NEXT GATHERING MAY 19/22
April 30, 2022
Here are some interesting facts about the dandelion flower:
The dandelion is the only flower that represents the 3 celestial bodies of the sun, moon and stars. The yellow flower resembles the sun, the puff ball resembles the moon and the dispersing seeds resemble the stars.
The dandelion flower opens to greet the morning and closes in the evening to go to sleep. Every part of the dandelion is useful: root, leaves, flower. It can be used for food, medicine and dye for coloring. Up until the 1800s people would pull grass out of their lawns to make room for dandelions and other useful “weeds” like chickweed, malva, and chamomile.
The name dandelion is taken from the French word “dent de lion” meaning lion’s tooth, referring to the coarsely-toothed leaves. Dandelions have one of the longest flowering seasons of any plant. Dandelion seeds are often transported away by a gust of wind and they travel like tiny parachutes. Seeds are often carried as many as 5 miles from their origin! Animals such as birds, insects and butterflies consume nectar or seed of dandelion.
Dandelion flowers do not need to be pollinated to form seed. Dandelion can be used in the production of wine and root beer. Root of dandelion can be used as a substitute for coffee. Dandelions have sunk their roots deep into history. They were well known to ancient Egyptians, Greeks and Romans, and have been used in Chinese traditional medicine for over a thousand years. Dandelion is used in folk medicine to treat infections and liver disorders. Tea made of dandelion act as diuretic. If you mow dandelions, they’ll grow shorter stalks to spite you. Dandelions are, quite possibly, the most successful plants that exist, masters of survival worldwide.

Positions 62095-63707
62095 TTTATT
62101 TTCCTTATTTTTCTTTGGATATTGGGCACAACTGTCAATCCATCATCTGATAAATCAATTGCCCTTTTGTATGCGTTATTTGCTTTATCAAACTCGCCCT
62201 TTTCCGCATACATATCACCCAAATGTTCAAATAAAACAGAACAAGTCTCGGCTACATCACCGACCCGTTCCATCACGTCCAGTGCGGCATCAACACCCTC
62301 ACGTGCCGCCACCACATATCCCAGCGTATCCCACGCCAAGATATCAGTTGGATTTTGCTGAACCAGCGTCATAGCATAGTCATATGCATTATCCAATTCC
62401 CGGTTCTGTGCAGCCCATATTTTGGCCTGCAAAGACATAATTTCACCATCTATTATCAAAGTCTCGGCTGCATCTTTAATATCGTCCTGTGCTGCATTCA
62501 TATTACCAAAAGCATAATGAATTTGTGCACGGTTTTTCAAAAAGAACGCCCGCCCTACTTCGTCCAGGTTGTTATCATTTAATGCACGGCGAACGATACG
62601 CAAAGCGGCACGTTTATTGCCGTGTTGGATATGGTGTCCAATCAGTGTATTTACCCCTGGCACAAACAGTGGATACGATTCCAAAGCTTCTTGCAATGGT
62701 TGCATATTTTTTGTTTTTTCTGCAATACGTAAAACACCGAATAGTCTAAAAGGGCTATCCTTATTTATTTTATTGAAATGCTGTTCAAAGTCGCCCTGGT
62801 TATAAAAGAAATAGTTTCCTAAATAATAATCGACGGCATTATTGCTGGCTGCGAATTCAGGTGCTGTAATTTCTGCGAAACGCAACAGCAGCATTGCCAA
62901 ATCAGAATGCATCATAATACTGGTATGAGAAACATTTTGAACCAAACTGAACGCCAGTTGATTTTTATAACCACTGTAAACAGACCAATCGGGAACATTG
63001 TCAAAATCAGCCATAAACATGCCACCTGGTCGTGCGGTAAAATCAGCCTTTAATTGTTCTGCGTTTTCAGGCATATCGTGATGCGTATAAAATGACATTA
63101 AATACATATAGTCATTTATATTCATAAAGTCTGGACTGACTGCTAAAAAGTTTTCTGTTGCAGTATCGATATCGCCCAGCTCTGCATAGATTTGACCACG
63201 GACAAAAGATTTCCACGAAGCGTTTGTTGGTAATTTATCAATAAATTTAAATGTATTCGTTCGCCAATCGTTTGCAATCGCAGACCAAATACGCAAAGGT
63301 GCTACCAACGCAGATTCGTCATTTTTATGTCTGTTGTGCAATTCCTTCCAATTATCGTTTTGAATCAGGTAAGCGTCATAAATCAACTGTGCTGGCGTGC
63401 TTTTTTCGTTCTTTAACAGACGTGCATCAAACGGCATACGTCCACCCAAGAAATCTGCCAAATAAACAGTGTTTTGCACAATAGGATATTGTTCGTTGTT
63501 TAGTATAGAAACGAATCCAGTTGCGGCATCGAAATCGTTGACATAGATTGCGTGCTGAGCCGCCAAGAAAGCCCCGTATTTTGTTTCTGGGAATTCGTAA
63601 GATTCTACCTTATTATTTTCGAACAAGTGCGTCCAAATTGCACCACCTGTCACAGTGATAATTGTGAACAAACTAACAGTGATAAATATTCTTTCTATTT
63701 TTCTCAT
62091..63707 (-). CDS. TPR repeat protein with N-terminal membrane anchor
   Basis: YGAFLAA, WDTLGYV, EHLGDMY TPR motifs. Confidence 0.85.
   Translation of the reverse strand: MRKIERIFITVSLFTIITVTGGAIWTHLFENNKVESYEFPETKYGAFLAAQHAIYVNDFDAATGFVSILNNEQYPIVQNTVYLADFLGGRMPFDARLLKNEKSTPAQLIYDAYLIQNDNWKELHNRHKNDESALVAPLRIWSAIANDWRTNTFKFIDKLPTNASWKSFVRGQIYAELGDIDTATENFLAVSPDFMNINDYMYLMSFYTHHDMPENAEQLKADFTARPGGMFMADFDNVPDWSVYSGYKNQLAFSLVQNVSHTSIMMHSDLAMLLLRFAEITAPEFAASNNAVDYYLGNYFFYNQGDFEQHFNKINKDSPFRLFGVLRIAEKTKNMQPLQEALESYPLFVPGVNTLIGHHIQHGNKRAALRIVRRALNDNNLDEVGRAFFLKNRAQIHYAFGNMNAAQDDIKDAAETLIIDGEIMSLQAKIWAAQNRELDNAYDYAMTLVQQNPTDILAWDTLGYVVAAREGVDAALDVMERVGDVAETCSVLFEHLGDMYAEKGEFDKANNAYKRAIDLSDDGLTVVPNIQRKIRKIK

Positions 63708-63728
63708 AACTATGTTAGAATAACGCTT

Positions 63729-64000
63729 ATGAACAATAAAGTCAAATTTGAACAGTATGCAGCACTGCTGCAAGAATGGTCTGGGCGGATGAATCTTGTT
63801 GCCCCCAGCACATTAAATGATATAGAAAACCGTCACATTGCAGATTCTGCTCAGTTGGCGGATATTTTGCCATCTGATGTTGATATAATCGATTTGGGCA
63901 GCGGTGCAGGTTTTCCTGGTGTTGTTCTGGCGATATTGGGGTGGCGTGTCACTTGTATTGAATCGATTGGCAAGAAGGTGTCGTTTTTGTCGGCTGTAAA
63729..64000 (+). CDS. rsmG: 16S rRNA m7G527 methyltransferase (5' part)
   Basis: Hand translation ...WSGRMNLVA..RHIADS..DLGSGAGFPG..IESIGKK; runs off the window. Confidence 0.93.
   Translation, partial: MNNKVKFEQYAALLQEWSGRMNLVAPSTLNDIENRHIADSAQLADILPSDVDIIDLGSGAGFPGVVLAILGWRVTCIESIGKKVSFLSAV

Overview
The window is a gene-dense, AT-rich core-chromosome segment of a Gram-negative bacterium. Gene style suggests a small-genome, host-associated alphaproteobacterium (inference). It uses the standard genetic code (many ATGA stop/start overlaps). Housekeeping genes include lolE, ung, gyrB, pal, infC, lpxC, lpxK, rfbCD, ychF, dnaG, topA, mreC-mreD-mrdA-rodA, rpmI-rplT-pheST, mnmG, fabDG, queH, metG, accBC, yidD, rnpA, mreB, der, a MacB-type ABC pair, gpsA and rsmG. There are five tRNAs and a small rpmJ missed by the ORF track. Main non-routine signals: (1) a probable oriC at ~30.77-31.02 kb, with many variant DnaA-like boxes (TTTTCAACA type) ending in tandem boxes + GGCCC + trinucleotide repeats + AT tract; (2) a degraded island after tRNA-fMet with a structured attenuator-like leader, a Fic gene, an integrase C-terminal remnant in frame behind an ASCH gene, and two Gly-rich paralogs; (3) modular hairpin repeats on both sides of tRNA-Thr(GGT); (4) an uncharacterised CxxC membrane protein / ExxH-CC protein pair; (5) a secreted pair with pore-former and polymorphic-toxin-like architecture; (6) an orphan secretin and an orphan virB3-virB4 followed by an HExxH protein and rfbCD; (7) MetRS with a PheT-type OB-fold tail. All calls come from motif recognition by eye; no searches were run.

A not so fun fact: Every year countries spend millions on lawn pesticides to have uniform lawns of non-native grasses, and we use 30% of the country’s water supply to keep them green.
March 13, 2022
Botanical Gardens in Canada
Here is a video from Niki Jabbour on prepping your raised beds for spring. Lee Valley offers great gardening videos, check it out.
This is also the time we see advertisements for various spring flower shows, in particular Tulip Time.
• Canadian Tulip Festival, Ottawa from May 13 to 23, 2022
• Skagit Valley Tulip Festival, Washington State from April 1 to 30, 2022
• Keukenhof Tulip Festival, The Netherlands from March 24 to May 15, 2022
(botanical gardens only open during this time.)
A great draw for many gardeners is the large number of botanical gardens around the world. Here is a list of the gardens, conservatories, and arboretums in Canada. A surprise to find so many in Canada.
Alberta The Muttart Conservatories in Edmonton, AlbertaThe Japanese garden in Edmonton's Devonian Botanic Garden • Alberta Horticultural Research Center, Brooks • Calgary Zoological Gardens, Calgary • Devonian Gardens (Calgary), Calgary • Lee Pavilion located within the Citadel Theatre, Edmonton • Lethbridge Research and Development Centre, Lethbridge • Muttart Conservatory, Edmonton • Nikka Yuko Japanese Garden, Lethbridge • Olds College Botanic Garden, Olds • University of Alberta Botanic Garden, Devon, Alberta